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SARS-CoV-2 Detected in Multiple Sample Types

NEW YORK – The SARS-CoV-2 virus can be detected to varying degrees in lung wash, biopsy, nasal, sputum, feces, and blood samples from infected individuals, but not in urine, according to new research from investigators at China's National Institute for Viral Disease Control and Prevention, Beijing Ditan Hospital, and the Qingdao Municipal Center for Disease Control and Prevention.

In a letter published online in the Journal of the American Medical Association on Wednesday, the researchers outlined efforts to understand which clinical specimens can harbor the SARS-CoV-2 virus, which causes the coronavirus disease COVID-19.

The team collected 1,070 samples from 205 individuals diagnosed with COVID-19, using RNA extraction and real-time reverse transcriptase PCR (RT-qPCR), to search for sequences stemming from SARS-CoV-2. In particular, samples were deemed SARS-Cov-2-positive if RNA from the virus could be detected with 40 or fewer RT-qPCR cycles.

"The cycle threshold values of [RT-qPCR] were used as indicators of the copy number of SARS-CoV-2 RNA in specimens," the authors explained, "with lower cycle threshold values corresponding to higher viral copy numbers."

Using this approach, the researchers detected SARS-CoV-2 RNA in 72 of 104 sputum samples, five of eight nasal swab samples, and 126 of 398 pharyngeal swab samples. While the virus was not found in any of the 72 urine samples tested, it did turn up in 29 percent of the 153 fecal samples assessed, prompting follow-up culturing and electron microscopy analyses on four fecal samples to search for live viruses.

"Importantly," they reported, "the live virus was detected in feces, implying that SARS-CoV-2 may be transmitted by the fecal route."

The most pronounced rates of positivity came from the so-called bronchoalveolar lavage samples, collected by washing and retrieving fluid samples from part of a patient's lung through the mouth or nose. Of the 15 samples collected in that manner, 14 (or 93 percent) were positive for the coronavirus. In contrast, just six of 13 (46 percent) biopsy samples obtained using a fibrobronchoscope brush tested positive for SARS-CoV-2 by RT-qPCR.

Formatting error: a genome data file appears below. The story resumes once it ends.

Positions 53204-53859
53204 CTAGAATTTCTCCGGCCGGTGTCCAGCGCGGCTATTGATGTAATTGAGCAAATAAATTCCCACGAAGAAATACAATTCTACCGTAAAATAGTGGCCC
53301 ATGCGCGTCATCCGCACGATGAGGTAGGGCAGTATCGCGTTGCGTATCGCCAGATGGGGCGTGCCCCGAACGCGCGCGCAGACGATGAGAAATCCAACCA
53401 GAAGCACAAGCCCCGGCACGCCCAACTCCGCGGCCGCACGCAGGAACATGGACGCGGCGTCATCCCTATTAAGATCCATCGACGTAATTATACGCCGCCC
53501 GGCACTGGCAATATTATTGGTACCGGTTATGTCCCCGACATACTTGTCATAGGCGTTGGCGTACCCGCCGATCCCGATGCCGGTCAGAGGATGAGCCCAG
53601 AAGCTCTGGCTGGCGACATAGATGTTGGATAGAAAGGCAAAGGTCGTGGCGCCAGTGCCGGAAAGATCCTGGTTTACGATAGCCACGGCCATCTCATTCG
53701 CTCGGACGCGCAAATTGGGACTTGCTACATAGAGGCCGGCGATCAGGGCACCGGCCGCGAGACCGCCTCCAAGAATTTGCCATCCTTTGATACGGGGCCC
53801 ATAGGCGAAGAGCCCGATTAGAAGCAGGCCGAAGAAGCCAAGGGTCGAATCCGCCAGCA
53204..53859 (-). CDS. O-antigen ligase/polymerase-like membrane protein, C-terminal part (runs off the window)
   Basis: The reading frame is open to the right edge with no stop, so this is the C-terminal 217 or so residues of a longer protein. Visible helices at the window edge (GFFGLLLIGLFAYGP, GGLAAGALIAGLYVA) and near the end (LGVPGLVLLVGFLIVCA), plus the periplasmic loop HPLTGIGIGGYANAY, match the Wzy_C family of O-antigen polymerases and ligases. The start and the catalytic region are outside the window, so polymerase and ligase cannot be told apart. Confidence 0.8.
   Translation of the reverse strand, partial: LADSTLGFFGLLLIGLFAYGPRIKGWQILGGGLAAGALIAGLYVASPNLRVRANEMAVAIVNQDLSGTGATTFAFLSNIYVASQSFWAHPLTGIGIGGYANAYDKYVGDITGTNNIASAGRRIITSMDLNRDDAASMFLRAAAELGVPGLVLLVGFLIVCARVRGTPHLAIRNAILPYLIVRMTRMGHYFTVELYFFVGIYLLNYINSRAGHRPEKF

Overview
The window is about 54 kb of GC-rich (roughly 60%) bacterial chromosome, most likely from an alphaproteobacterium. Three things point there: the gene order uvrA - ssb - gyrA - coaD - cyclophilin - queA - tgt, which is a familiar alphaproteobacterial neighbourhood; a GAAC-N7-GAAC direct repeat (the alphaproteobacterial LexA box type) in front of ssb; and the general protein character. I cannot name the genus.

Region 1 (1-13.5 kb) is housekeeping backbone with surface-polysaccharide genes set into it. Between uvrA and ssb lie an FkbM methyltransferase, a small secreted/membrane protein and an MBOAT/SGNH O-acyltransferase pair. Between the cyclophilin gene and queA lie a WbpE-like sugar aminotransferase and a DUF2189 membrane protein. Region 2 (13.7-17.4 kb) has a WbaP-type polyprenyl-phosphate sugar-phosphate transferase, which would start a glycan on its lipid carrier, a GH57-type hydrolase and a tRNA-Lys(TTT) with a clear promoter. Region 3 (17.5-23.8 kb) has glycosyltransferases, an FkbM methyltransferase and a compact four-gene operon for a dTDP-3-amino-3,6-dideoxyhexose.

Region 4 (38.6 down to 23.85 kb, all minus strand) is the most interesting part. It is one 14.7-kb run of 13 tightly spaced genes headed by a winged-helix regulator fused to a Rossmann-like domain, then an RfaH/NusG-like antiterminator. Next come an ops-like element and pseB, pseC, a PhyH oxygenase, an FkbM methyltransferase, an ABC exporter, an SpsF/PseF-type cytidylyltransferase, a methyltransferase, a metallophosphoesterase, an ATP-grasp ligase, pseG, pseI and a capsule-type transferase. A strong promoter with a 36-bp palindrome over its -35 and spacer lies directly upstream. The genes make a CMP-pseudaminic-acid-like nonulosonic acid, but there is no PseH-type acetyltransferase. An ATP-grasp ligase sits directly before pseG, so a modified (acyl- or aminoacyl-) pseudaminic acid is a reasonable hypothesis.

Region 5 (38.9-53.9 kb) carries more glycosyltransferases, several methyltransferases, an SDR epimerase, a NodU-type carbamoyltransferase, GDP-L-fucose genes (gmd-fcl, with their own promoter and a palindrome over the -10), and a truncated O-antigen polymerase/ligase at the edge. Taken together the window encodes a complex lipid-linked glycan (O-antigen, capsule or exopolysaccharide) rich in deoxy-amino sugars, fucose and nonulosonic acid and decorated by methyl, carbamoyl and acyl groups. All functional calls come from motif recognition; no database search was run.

The virus was also found only infrequently in the blood in the researchers' analyses. They detected SARS-CoV-2 in just 1 percent of the 307 blood samples tested, totaling three positive blood samples in all — results that they suspect were due to systemic infection in these patients.

The patients included in the study ranged in age from just 5 years old to 67, the authors noted, and were treated at three hospitals in Beijing, Hubei province, and Shandong province between early January and mid-February of this year.

"Blood, sputum, feces, urine, and nasal samples were collected throughout the illness," the authors explained. "Bronchoalveolar lavage fluid and fibrobronchoscope brush biopsy were samples from patients with severe illness or undergoing mechanical ventilation."

Some 19 percent of the patients in that group developed severe illness, while the majority of those diagnosed with the condition experienced now well-documented symptoms such as a fever, fatigue, and a dry cough.

The authors cautioned that the current results do not provide insights into potential ties between different types of positive clinical samples and patient symptoms or disease severity, since they did not have access to in-depth clinical data for all of the patients included in the study.

From their current findings, they concluded that "[f]urther investigation of patients with detailed temporal and symptom data and consecutively collected specimens from different sites is warranted."